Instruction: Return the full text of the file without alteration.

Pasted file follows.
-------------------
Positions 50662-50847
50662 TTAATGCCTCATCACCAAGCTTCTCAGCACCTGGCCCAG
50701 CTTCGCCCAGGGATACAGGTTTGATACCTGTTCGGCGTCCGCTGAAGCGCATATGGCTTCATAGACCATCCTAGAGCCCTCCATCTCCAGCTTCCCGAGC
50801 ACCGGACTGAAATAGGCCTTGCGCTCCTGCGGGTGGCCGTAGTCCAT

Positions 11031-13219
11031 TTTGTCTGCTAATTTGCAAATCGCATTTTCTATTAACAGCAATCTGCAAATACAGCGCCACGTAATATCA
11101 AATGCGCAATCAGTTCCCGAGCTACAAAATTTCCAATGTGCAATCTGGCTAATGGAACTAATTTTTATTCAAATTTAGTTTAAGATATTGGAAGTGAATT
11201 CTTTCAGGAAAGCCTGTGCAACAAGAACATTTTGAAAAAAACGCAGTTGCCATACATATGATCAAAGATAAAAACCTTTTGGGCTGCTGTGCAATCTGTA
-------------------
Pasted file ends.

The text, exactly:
Positions 50662-50847
50662 TTAATGCCTCATCACCAAGCTTCTCAGCACCTGGCCCAG
50701 CTTCGCCCAGGGATACAGGTTTGATACCTGTTCGGCGTCCGCTGAAGCGCATATGGCTTCATAGACCATCCTAGAGCCCTCCATCTCCAGCTTCCCGAGC
50801 ACCGGACTGAAATAGGCCTTGCGCTCCTGCGGGTGGCCGTAGTCCAT

Positions 11031-13219
11031 TTTGTCTGCTAATTTGCAAATCGCATTTTCTATTAACAGCAATCTGCAAATACAGCGCCACGTAATATCA
11101 AATGCGCAATCAGTTCCCGAGCTACAAAATTTCCAATGTGCAATCTGGCTAATGGAACTAATTTTTATTCAAATTTAGTTTAAGATATTGGAAGTGAATT
11201 CTTTCAGGAAAGCCTGTGCAACAAGAACATTTTGAAAAAAACGCAGTTGCCATACATATGATCAAAGATAAAAACCTTTTGGGCTGCTGTGCAATCTGTA